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Originally Posted by oil pan 4 View Post
In 2016 for the US nuclear made almost 20%, hydro made 6.5% wind made 5.5% and everything else made 4%.
I don't think those add up to 20%
The values I posted were for 2017,EIA.
And they are for only energy actually produced domestically,no foreign energy (of which we bought 23.7-quads).
*Natural gas was 31.77%
*Crude oil was ... 22.31%
*Coal was ......... 17.82%
*Renewable was . 12.7%
*Nuclear was ..... 9.6%
*Natural gas liquids 5.76%
Total domestic production was 87.64-quadrillion Btus.
-------------------------------------------------------------------------
I purposely left out foreign energy sources to illustrate 'actual' US energy capacity.
--------------------------------------------------------------------------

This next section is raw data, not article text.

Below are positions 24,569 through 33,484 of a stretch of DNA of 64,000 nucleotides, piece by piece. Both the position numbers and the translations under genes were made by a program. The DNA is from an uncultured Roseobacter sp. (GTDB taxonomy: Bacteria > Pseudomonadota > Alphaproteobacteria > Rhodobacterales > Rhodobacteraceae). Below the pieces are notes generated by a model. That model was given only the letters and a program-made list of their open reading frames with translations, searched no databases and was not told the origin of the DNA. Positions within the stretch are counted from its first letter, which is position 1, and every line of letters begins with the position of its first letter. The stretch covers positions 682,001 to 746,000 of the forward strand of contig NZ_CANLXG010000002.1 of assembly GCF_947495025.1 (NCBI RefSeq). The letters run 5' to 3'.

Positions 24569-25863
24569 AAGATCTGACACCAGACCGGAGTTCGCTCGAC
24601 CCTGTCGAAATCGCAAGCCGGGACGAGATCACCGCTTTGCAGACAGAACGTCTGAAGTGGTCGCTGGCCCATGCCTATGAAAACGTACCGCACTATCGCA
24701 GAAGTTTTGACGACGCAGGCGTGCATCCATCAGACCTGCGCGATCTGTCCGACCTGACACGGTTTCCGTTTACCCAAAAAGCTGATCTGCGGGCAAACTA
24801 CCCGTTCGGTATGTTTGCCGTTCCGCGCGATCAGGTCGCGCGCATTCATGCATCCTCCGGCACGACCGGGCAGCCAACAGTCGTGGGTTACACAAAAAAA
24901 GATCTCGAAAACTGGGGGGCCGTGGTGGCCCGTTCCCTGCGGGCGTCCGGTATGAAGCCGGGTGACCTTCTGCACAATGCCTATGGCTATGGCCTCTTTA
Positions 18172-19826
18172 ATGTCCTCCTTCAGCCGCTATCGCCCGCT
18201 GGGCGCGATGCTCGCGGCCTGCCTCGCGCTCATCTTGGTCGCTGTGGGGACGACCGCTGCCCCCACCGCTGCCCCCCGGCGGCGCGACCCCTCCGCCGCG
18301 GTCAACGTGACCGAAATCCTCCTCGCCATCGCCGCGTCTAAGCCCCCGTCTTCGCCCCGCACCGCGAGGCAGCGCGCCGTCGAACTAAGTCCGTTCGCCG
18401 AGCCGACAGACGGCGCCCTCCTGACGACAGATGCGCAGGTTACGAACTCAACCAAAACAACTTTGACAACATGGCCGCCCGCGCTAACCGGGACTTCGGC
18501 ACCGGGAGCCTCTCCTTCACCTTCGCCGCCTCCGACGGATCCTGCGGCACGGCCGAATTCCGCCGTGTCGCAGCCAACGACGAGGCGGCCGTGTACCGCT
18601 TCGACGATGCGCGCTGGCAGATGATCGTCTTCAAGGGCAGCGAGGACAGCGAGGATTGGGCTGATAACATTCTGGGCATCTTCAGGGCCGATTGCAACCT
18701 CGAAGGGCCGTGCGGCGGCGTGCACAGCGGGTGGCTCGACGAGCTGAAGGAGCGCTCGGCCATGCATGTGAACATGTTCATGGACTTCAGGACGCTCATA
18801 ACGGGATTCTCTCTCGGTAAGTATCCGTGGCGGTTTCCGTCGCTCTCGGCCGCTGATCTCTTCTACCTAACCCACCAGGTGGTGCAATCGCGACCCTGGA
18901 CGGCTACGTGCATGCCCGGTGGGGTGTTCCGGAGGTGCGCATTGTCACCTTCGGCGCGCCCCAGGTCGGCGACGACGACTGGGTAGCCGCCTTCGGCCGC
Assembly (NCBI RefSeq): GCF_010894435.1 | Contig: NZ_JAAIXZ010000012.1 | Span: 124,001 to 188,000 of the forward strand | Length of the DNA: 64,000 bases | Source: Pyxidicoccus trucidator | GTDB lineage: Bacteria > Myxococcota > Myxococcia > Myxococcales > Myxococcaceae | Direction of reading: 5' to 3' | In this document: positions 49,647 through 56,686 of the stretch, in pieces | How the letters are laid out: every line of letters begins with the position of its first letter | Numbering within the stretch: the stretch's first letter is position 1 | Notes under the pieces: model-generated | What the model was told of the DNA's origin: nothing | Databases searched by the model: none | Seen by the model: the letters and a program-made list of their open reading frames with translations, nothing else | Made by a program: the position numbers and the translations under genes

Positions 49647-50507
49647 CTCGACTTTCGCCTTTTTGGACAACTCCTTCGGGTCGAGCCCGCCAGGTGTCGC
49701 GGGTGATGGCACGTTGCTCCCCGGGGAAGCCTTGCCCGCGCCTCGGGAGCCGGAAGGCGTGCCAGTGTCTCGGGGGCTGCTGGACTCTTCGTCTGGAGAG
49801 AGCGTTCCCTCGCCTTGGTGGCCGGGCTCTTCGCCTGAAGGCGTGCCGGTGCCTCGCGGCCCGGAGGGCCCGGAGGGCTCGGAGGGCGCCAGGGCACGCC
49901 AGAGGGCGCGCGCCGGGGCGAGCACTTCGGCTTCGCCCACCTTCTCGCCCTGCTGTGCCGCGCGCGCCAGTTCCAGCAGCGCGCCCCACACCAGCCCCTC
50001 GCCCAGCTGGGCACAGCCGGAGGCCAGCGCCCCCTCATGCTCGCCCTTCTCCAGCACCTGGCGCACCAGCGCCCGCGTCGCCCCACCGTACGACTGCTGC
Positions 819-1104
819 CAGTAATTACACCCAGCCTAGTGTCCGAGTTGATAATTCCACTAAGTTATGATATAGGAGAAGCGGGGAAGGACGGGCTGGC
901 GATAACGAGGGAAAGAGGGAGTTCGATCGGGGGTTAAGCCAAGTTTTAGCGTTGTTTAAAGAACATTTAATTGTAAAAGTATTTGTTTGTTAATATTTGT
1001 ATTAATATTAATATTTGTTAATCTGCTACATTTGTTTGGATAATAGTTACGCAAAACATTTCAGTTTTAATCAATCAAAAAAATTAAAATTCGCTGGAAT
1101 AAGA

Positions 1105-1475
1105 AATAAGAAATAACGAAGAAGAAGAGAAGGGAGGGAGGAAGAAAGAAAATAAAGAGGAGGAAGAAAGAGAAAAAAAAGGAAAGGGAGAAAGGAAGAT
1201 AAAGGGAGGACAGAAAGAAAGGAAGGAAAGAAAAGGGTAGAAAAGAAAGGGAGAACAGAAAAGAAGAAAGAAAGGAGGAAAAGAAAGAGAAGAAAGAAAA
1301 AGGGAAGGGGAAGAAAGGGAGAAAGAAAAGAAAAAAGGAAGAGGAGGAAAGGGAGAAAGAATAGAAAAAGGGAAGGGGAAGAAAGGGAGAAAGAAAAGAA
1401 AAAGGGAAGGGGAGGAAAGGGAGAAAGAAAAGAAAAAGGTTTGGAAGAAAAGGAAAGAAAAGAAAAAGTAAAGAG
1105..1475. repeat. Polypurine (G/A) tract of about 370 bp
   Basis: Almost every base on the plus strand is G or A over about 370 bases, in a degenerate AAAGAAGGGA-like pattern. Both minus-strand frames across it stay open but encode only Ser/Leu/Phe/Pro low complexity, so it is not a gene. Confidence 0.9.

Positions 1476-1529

One glaring omission from the EIA data,is that they do not parse out 'feedstock' energy inputs,versus net produced energy output.
For instance,a light water reactor only harvests about 1% of the energy contained in the fuel rods.
And the best Integrated Gasification Combined Cycle coal-fired power plant has a thermal efficiency of,say,44%,so if it wheeled 15.62 quads of electric power onto a hub,it burned 35.5 quads worth of coal to get there,losing 56% of it's fuel's chemical energy potential to entropy.
*As of 2010,the best turbine was rated at 52% conversion efficiency,and after the cost is amortized out,it's 'fuel' is free.
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Old 03-27-2019, 02:35 PM   #5448 (permalink)
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If it's a breeder nuke it's going to have a real low service factor from constantly shutting down to swap fuel rods.
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Old 03-27-2019, 02:42 PM   #5449 (permalink)
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capacity factor

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Originally Posted by redpoint5 View Post